June 22nd, 10:26pm

At their home in Rockville, UT, we met with original resident Robert Cox and his wife Mary. This land, Bob pointed out, has been owned by the Cox family dating back to 1918. This property was purchased as a winter residence by his parents, who spent their summers in Little Rock House where it was cooler. When we first called Bob, he said he’d be happy to talk with us but he “only goes back in this area, about 1924.” We assured him this was plenty far back.

Bob remembered his days growing up in Rockville: working on the farm, raising pigs, and producing molasses from sorghum, using a car to process it when the horses got tired. He recalled how different the town was before the national park was established, most notably the traffic. Before the park you might have seen 3 to 4 cars pass by in a day—now, you might see 1 every 6 seconds.

He shared a few stories of growing up near the park. Bob’s father was part of the crew that built the Zion-Mount Carmel tunnel in 1930’s; blasted out of a mountain side, it was the country’s longest automotive tunnel at the time it was constructed. Bob’s father suggested the men and horses would accomplish more with one day of rest on the Sabbath, and was proven right, and thanked for his suggestion. He recalled secret swimming holes in the park, and riding bikes down the highway switchbacks, trying not to use their brakes. As an adult, Bob remembered hauling away food scraps from a now-defunct motel in the national park, as slop for his pigs.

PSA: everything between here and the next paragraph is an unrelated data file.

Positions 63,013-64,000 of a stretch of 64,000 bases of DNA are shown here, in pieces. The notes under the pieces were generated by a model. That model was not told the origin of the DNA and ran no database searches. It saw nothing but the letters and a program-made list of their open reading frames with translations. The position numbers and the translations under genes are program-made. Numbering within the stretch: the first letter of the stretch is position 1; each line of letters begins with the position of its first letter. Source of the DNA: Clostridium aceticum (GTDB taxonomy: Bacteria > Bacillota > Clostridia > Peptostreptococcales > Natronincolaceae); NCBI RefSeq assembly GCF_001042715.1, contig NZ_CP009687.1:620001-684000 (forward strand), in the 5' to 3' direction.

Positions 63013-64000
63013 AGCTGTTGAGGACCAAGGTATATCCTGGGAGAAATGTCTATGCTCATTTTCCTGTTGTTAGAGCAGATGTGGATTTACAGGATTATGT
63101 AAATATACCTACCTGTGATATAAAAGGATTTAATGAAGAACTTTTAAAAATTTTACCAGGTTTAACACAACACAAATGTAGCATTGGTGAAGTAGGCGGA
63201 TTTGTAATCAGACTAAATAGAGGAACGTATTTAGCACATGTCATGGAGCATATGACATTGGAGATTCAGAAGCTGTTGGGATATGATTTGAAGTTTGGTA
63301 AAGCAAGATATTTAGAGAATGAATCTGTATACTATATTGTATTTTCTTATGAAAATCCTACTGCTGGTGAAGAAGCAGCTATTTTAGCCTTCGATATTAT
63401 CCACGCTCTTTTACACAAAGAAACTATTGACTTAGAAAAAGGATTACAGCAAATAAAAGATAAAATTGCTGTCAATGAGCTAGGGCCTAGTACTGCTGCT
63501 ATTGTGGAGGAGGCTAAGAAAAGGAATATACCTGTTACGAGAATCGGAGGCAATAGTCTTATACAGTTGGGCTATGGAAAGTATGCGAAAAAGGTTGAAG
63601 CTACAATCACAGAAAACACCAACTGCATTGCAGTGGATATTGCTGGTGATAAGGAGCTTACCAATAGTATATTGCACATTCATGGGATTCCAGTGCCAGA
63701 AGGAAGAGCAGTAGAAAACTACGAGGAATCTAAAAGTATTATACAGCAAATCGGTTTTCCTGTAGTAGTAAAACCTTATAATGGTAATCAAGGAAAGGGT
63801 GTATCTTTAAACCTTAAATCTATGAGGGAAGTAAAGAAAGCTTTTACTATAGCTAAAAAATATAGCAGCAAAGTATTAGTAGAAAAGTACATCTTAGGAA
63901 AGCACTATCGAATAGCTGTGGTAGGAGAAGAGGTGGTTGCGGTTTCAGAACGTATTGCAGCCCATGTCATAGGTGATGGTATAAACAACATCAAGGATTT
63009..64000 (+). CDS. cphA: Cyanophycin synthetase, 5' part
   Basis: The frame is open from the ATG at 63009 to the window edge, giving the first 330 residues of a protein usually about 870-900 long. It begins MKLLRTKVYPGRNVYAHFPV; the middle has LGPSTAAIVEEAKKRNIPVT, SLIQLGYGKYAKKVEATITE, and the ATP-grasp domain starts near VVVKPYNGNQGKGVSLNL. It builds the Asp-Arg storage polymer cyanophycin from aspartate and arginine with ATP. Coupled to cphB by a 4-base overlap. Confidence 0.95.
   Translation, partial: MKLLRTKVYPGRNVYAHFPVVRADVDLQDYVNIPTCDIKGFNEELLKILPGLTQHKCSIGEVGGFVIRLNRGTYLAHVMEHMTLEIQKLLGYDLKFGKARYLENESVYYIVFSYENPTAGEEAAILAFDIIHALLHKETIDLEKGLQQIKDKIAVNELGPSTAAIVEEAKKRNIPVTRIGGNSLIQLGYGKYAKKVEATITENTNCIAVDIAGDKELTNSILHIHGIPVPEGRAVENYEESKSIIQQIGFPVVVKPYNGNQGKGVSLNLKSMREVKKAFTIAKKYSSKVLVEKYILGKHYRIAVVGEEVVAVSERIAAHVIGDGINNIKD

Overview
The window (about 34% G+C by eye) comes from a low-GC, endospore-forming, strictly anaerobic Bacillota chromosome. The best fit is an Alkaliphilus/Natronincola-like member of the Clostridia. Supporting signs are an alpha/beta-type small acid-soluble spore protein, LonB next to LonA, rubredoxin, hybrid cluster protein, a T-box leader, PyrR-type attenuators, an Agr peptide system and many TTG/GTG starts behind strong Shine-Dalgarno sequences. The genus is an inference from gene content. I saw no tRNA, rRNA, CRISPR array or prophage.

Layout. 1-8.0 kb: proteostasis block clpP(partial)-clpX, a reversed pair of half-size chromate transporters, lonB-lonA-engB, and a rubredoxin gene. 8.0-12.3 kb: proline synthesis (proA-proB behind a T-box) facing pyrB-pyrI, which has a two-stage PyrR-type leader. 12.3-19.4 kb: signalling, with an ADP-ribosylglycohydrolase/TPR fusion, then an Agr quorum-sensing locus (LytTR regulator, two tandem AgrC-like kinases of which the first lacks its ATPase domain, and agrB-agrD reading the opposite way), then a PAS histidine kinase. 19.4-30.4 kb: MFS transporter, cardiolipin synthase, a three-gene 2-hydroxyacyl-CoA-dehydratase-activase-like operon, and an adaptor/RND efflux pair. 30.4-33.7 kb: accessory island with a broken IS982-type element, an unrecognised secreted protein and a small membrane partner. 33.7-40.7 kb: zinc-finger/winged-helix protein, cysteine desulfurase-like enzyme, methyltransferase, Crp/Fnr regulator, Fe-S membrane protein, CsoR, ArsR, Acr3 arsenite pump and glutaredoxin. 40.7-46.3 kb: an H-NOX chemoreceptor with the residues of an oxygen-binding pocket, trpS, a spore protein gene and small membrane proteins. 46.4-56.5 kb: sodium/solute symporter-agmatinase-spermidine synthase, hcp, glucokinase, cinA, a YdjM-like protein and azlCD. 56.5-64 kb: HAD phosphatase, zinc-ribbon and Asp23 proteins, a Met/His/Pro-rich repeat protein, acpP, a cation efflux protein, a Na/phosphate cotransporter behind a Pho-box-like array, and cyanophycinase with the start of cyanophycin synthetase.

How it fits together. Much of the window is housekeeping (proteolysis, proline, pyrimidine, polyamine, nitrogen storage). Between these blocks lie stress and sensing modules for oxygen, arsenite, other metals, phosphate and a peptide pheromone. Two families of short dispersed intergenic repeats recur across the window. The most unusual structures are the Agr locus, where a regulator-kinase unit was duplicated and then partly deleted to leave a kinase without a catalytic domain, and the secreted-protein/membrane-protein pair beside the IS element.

As we wrapped up our interview, Bob insisted we leave with pecans and apricots. We left with a bounty, and are appreciative to Bob and his wife for taking the time to meet with us, especially in the week leading up to a big Cox family reunion!